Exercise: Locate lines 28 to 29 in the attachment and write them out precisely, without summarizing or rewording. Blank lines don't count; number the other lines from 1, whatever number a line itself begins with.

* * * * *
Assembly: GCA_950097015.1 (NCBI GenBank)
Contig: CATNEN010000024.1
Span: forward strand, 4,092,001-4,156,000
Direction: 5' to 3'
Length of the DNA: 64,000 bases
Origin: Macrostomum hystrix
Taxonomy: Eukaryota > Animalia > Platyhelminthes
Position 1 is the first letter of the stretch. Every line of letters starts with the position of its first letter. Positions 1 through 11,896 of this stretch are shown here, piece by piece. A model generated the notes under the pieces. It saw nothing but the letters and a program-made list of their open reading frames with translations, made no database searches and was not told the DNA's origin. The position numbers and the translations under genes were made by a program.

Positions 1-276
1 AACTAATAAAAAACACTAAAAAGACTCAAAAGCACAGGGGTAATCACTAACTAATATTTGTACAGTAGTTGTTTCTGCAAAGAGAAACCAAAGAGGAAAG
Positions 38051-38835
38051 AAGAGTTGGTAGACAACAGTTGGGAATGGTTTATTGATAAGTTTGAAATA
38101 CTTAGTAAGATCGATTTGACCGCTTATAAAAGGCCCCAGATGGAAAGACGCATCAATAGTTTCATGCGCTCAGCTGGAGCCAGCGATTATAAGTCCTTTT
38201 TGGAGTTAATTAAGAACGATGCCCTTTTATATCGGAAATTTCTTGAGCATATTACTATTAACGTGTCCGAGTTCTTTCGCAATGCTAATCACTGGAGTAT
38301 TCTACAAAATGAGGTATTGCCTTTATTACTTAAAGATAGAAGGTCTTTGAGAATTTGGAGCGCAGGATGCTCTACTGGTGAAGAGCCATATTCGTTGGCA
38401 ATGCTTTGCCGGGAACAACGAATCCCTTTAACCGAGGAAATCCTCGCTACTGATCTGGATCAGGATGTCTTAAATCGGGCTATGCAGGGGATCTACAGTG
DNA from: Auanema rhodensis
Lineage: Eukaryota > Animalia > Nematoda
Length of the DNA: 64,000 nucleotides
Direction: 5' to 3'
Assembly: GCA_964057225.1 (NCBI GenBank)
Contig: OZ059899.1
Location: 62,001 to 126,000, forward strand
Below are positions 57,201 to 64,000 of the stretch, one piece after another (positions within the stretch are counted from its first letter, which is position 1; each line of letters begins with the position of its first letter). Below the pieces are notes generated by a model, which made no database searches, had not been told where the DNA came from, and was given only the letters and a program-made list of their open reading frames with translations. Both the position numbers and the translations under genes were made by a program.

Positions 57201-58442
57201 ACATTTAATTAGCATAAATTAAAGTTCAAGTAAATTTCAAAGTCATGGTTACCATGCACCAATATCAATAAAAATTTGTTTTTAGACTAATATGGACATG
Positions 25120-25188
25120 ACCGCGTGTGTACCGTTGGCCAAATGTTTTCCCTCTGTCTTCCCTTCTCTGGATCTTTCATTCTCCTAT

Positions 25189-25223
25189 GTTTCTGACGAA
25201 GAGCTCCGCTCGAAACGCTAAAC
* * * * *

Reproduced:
25120 ACCGCGTGTGTACCGTTGGCCAAATGTTTTCCCTCTGTCTTCCCTTCTCTGGATCTTTCATTCTCCTAT

Positions 25189-25223